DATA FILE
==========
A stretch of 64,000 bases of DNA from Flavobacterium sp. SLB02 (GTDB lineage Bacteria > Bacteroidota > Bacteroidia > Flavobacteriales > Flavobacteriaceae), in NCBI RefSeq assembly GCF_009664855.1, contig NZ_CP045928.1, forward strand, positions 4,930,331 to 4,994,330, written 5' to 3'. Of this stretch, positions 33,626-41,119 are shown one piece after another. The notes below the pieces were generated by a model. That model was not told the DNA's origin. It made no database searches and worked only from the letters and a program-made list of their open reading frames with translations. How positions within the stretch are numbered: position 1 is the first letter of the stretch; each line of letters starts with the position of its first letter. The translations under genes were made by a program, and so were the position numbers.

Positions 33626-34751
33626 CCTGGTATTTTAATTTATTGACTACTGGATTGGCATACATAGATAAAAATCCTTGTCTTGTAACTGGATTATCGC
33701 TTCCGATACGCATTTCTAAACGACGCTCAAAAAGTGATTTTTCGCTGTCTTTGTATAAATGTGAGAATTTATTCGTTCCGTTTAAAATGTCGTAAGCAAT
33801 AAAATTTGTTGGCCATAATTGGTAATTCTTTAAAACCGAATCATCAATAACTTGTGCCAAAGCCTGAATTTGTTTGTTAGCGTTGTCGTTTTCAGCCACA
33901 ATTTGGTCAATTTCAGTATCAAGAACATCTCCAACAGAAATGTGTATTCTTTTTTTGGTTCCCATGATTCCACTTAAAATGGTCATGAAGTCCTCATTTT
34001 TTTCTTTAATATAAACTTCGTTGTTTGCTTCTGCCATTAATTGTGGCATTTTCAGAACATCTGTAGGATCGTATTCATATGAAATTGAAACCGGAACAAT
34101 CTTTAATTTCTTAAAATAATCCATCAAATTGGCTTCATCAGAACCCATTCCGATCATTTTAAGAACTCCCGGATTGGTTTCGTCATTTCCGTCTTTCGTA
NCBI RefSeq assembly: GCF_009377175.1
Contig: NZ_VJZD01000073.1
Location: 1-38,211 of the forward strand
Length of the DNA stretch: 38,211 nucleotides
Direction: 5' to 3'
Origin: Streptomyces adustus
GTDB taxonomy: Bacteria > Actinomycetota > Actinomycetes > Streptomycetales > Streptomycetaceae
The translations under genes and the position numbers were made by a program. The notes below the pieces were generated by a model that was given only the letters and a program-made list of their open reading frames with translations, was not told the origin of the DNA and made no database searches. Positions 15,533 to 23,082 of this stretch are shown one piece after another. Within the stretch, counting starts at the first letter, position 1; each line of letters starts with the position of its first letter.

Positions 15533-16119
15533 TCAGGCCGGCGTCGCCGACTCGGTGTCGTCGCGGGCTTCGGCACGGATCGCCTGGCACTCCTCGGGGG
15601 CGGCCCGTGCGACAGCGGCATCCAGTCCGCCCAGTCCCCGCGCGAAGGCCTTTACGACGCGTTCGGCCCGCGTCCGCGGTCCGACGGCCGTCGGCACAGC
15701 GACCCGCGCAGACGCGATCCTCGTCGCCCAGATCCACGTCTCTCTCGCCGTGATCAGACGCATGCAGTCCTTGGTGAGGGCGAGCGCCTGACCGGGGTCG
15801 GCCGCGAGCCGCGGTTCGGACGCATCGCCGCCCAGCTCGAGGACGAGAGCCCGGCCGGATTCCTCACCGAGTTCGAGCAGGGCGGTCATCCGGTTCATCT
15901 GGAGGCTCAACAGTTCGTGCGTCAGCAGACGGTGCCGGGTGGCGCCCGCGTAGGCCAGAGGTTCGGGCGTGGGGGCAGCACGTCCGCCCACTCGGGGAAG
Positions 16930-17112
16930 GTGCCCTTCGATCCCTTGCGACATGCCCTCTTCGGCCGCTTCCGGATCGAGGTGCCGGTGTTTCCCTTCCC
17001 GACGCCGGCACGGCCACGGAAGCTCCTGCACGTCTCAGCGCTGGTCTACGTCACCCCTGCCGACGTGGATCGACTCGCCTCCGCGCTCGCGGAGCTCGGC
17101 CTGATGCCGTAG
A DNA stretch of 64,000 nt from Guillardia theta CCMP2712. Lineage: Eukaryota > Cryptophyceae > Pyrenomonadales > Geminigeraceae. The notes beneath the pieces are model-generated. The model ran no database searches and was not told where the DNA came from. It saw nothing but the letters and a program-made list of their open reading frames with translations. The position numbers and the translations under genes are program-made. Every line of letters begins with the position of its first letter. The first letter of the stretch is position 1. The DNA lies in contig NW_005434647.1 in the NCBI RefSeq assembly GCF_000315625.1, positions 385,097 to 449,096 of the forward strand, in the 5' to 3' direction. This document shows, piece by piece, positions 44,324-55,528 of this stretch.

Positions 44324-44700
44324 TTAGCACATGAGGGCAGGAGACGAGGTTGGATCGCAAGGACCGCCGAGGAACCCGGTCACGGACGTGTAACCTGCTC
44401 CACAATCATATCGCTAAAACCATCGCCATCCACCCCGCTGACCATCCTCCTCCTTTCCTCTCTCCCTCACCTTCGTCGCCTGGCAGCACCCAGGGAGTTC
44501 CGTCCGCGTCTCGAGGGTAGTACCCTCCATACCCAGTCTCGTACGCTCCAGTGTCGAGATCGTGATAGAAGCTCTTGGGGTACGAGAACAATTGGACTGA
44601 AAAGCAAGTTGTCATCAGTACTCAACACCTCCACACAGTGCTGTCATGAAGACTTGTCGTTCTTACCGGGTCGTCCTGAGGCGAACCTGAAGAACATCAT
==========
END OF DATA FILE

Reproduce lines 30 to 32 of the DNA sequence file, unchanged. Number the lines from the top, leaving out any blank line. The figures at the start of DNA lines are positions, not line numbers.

44401 CACAATCATATCGCTAAAACCATCGCCATCCACCCCGCTGACCATCCTCCTCCTTTCCTCTCTCCCTCACCTTCGTCGCCTGGCAGCACCCAGGGAGTTC
44501 CGTCCGCGTCTCGAGGGTAGTACCCTCCATACCCAGTCTCGTACGCTCCAGTGTCGAGATCGTGATAGAAGCTCTTGGGGTACGAGAACAATTGGACTGA
44601 AAAGCAAGTTGTCATCAGTACTCAACACCTCCACACAGTGCTGTCATGAAGACTTGTCGTTCTTACCGGGTCGTCCTGAGGCGAACCTGAAGAACATCAT